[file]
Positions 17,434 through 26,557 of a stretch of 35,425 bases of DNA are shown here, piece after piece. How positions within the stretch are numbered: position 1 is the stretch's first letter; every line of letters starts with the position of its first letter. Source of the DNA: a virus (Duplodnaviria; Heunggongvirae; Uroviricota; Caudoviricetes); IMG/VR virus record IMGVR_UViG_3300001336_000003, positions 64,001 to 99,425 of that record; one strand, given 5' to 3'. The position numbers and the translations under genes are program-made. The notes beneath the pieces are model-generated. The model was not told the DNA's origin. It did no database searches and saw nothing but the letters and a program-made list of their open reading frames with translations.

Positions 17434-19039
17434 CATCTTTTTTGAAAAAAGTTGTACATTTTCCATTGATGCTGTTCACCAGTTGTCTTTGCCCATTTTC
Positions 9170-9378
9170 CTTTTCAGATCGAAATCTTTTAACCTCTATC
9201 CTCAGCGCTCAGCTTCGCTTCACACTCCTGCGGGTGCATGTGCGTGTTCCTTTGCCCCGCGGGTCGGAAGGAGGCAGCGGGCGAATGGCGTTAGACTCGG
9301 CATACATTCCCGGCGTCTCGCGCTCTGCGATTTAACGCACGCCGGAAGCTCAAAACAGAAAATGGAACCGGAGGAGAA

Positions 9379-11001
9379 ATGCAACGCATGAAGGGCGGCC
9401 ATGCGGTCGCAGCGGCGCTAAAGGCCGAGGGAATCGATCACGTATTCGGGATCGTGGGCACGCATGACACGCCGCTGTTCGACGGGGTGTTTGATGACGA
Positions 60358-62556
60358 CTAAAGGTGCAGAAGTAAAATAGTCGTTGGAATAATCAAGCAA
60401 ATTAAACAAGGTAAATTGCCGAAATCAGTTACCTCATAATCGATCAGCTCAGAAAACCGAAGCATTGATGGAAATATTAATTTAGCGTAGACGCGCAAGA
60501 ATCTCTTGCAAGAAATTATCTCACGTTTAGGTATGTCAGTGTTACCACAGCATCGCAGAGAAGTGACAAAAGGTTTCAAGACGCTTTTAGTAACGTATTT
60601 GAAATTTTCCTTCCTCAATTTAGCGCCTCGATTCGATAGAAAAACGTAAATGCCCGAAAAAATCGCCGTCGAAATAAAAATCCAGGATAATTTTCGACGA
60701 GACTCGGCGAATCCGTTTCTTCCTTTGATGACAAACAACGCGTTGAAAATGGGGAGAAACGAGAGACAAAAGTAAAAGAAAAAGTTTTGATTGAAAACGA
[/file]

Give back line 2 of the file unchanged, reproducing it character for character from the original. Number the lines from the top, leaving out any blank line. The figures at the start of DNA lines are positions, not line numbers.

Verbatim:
Positions 17434-19039